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New Uber Feature Allows Cambridge Residents to Better Access 911

Cambridge Police Commissioner Branville G. Bard Jr. spoke at an press conference in 2018.
Cambridge Police Commissioner Branville G. Bard Jr. spoke at an press conference in 2018. By Jonah S. Berger
By Ema R. Schumer, Crimson Staff Writer

Cambridge residents riding with Uber can now take advantage of an enhanced security feature built into the application to improve emergency response.

The feature, called “911 Assistance,” enables passengers to call 911 swifely through Uber’s new Safety Toolkit — which riders can access by tapping the security icon on the bottom right of the screen without having to exit the app.

Cambridge emergency responders can now also access trip details, including vehicle information, precise location updates, and private information — such as medical history and emergency contacts — that Uber riders can provide in advance by creating an online user profile via an external application, according to the Cambridge Police website . Cambridge is the second city in Massachusetts to adopt this feature.

Director of Communications and Media Relations for Cambridge Police Department Jeremy Warnick wrote in an email that the emergency assistance program will benefit community members.

“Every second counts in an emergency, and these new updates will help ensure those living, working and visiting Cambridge get help quickly with accurate information if faced with an emergency situation,” he wrote.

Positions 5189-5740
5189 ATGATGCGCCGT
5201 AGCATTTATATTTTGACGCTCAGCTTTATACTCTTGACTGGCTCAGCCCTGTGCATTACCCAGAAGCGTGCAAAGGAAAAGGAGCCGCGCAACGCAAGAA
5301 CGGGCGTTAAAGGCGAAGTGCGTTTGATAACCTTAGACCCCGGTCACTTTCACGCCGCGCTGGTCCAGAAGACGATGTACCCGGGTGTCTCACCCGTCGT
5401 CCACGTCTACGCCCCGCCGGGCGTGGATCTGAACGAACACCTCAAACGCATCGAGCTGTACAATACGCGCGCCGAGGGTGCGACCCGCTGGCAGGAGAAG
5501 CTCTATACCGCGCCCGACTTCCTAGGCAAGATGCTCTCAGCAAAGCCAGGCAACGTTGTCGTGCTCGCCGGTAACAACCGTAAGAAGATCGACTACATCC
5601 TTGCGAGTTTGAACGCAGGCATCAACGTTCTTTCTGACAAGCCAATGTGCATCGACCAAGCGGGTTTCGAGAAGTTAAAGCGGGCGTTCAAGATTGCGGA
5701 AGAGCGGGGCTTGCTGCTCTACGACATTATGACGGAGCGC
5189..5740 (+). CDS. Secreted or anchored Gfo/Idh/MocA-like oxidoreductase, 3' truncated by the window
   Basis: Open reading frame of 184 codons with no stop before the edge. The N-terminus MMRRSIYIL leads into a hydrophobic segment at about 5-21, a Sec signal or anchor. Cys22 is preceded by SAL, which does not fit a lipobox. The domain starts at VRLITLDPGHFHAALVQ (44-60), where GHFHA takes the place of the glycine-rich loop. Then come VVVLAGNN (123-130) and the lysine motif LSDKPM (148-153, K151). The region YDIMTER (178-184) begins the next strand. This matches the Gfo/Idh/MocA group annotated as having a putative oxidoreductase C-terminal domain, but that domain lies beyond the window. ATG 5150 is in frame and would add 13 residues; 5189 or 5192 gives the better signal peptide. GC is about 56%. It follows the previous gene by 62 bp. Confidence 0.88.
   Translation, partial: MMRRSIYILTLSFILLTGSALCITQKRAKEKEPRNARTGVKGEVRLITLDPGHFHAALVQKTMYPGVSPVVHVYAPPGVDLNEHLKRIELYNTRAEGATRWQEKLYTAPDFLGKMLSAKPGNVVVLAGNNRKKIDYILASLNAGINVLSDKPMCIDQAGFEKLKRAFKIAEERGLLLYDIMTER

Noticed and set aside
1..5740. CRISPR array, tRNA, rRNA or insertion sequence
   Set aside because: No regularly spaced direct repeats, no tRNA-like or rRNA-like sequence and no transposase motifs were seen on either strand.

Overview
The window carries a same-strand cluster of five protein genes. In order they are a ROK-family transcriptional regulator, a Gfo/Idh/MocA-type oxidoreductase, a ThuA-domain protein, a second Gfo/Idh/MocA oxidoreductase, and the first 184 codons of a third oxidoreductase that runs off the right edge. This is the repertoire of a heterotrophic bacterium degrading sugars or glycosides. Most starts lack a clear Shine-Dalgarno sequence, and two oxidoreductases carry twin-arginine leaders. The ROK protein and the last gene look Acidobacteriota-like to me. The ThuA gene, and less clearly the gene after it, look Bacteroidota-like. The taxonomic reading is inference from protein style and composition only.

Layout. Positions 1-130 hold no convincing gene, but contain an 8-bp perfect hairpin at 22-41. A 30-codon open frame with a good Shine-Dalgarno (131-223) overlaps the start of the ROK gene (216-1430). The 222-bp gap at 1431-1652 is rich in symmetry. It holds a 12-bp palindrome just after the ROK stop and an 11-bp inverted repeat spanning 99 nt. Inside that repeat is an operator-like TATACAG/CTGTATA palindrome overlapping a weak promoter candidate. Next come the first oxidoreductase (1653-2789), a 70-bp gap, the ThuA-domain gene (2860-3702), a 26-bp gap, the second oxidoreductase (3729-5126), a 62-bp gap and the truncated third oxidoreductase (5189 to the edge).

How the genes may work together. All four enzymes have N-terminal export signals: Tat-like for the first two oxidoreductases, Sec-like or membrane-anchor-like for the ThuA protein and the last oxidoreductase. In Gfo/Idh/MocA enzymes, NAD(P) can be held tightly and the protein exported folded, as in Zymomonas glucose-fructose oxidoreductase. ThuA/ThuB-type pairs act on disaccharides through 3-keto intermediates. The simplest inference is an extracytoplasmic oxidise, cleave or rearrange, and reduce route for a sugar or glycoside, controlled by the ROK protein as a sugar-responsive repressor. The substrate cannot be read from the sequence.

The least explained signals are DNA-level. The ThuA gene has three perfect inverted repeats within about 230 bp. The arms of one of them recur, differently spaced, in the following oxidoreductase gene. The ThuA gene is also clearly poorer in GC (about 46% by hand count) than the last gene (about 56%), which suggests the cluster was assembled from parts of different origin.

Warnick highlighted the feature’s subtlety, writing that “these new enhancements enable passengers to be able to share extensive details with Emergency Dispatchers without drawing attention to Uber drivers.” He said users do not need to speak with a dispatcher for assistance.

Michael Martin — an alum of Harvard Business School — co-founded RapidSOS, a venture-backed company focusing on providing emergency response data. RapidSOS partnered with Uber to work on the 911 dispatch program. Martin wrote in an email that he created the company after finding himself in an emergency situation.

“In that moment I realized just how hard it is to get out your phone, dial a number, and have a coherent conversation in the middle of an emergency,” he wrote. “911 often doesn’t even know your name or your location when you call.”

During his time at HBS, Martin worked with first responders and the Emergency Communications Department in Cambridge to modernize 911 calling.

Some Harvard students using Uber said they welcome the enhanced security feature.

Morgan L. Whitten ’21 said that she has felt uncomfortable during Uber rides.

“It turned out alright, but it’s nice knowing that if something was wrong, I would have this feature to keep me safe,” she said.

Clarification: Feb. 11, 2019

A previous version of this article stated that Cambridge emergency responders could access trip details and private information that Uber riders provided in advance through an online profile. To clarify, Uber riders provide this information through an external application.

—Staff writer Ema R. Schumer can be reached at

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